The Spanish law will offer three days of menstrual leave each month for people who experience severe pains during their period. It is part of a bigger plan to address reproductive health in the country. It will be allowed with a doctor’s note with the potential to extend the allotted days up to five on a temporary basis for particularly intense or incapacitating pain. It is reportedly not expected to apply to those who suffer mild discomfort. Regardless, it is a step in the right direction.

Though it is reported that Spain is the first to institute period leave, countries such as Italy, Chile and Mexico have considered menstrual leave policies. It has also been argued in Australia for paid menstrual leave to be incorporated into existing policies. 


Honorary Mention

In 2021, an Australian company, Modibodi, that makes period underwear, launched a policy that offers 10 days of paid leave annually for reasons relating to menstruation, menopause and miscarriage. In a statement, the chief executive, Kristy Chong, shared that she believes that in order for women to fully participate in the workforce, barriers should be removed. “We know that women are suffering. These issues are very normal and common, and they can be debilitating both mentally and physically,” she said.

The staff at Modibodi is predominantly female. Team members can text or email their manager that they would like to access their “MMM” leave. It is reported that the policy has increased engagement throughout the business. It has also “removed that shame and fear” around telling managers that you need a day off due to period cramps. “I think we’re kidding ourselves if we don’t understand that these people, when they’re suffering, they’re out anyway,” “Their brains are not mentally there,” Chong said.

Laws and honorary mentions aside, companies should not have to wait until a government says they are mandated to give their menstruating team members monthly menstrual leave to actually do so.

Creating a period-friendly working environment

If for whatever reasons your company is not ready to institute menstrual leave – this could be based on the laws of the land – as part of the benefits package offered to staff, at the very least create a period friendly environment to enhance comfort levels.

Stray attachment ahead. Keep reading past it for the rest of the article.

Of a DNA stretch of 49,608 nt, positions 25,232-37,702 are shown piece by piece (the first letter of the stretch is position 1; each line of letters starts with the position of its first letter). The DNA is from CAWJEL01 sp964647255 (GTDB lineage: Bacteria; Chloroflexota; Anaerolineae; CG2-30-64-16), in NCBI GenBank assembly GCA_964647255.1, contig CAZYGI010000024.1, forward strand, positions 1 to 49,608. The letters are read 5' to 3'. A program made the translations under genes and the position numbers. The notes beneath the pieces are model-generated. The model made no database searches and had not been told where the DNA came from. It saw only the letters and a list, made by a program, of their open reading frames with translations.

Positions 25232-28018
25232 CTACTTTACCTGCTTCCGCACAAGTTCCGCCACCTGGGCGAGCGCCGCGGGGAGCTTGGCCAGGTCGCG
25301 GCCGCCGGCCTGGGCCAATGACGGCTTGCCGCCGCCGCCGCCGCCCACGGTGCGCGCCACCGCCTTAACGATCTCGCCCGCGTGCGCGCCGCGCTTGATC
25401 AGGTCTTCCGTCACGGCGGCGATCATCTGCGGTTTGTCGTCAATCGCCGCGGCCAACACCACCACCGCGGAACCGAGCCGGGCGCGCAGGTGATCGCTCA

1. For the physical and remote work environments: you can’t go wrong with education. Educating staff about the basic biology behind menstruation as well as the rigours of the natural body function is important to sensitise people. Let them know that a woman going through PMS isn’t grounds to categorise her as a hormonal and emotional colleague. Let them know that a person on their period is not exaggerating her pain and discomfort level.
  2. Collaboration: The education may range from partnering with health care facilities, practising gynaecologists where they host information sessions or provide services at reduced costs for menstruating people. Your company may also partner with companies who make menstrual products.
  3. In physical work spaces, provide your staff with a room where they can take time to lay down and use items such as hot water bottles to relieve pain. If possible, this could be separate from a sick bay.
  4. In physical spaces, equip your bathrooms/restrooms with items such as sanitary napkins, tampons and the appropriate bins for disposal.
  5. Flexible work hours: Make provisions for reduced work times upon request so that your staff who menstruates may comfortably request reduced hours in a typical work day.
  6. If allowed, provide your staff who menstruates with pain killers. Though the gesture is small, it can be of great help.
  7. If feasible for your company, make provisions for health coverage inclusive of gynaecologist visits as part of the benefits package.

Lastly, be mindful that there are menstruators whose reality is period poverty where they are not financially equipped to afford the management of their periods. The issue of period poverty is often exacerbated due to the cost of menstrual products where it meets the high cost of living and low wages. This ranges from the cost of sanitary napkins/pads, tampons, menstrual cups or even pain management.


Menstrual leave: Why some companies are offering time off for periodsWashington Post

Period painNHS

How to create a period-friendly workplaceBBC

Why The Idea of Period Leave is Still Sparking DebateTime

Dysmenorrhea: Painful PeriodsThe American College of Obstetricians and Gynecologists

Could ‘menstrual leave’ change the workplaceBBC

Spain is considering offering menstrual leave, but it wouldn’t be the first to do soVerify

Spain plans menstrual leave in new law for those with severe painBBC

Categories: Health

Candice Stewart

Candice Stewart is a writer with interests in entrepreneurship and education. She is also a blogger with a focus on life experiences and the teachable moments that they bring. Candice is passionate about the support of mental health and the special needs community as well as issues in accessibility, and inclusivity faced by people from those spaces. At Lumorus, she engages in research for Diversity, Equity and Inclusivity (DEI) across various fields and the importance of incorporating those concepts in business operations. She holds an MA in Communications for Social and Behaviour Change and a BSc. in Psychology from the University of the West Indies, Mona.